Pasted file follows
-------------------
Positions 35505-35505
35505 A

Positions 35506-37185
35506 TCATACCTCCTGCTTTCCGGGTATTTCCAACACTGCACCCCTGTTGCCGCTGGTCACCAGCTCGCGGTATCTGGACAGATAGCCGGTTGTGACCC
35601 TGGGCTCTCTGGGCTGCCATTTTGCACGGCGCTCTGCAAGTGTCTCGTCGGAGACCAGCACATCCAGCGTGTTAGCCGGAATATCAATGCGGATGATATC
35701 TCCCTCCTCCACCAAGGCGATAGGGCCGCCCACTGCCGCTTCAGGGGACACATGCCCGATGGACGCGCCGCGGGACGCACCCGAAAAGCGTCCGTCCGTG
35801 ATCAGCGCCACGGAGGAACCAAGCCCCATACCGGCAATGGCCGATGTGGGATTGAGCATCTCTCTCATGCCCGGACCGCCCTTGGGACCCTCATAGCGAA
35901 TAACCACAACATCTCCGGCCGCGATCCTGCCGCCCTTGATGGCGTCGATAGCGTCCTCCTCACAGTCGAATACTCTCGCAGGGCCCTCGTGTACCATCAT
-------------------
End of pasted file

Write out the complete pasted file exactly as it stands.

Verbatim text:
Positions 35505-35505
35505 A

Positions 35506-37185
35506 TCATACCTCCTGCTTTCCGGGTATTTCCAACACTGCACCCCTGTTGCCGCTGGTCACCAGCTCGCGGTATCTGGACAGATAGCCGGTTGTGACCC
35601 TGGGCTCTCTGGGCTGCCATTTTGCACGGCGCTCTGCAAGTGTCTCGTCGGAGACCAGCACATCCAGCGTGTTAGCCGGAATATCAATGCGGATGATATC
35701 TCCCTCCTCCACCAAGGCGATAGGGCCGCCCACTGCCGCTTCAGGGGACACATGCCCGATGGACGCGCCGCGGGACGCACCCGAAAAGCGTCCGTCCGTG
35801 ATCAGCGCCACGGAGGAACCAAGCCCCATACCGGCAATGGCCGATGTGGGATTGAGCATCTCTCTCATGCCCGGACCGCCCTTGGGACCCTCATAGCGAA
35901 TAACCACAACATCTCCGGCCGCGATCCTGCCGCCCTTGATGGCGTCGATAGCGTCCTCCTCACAGTCGAATACTCTCGCAGGGCCCTCGTGTACCATCAT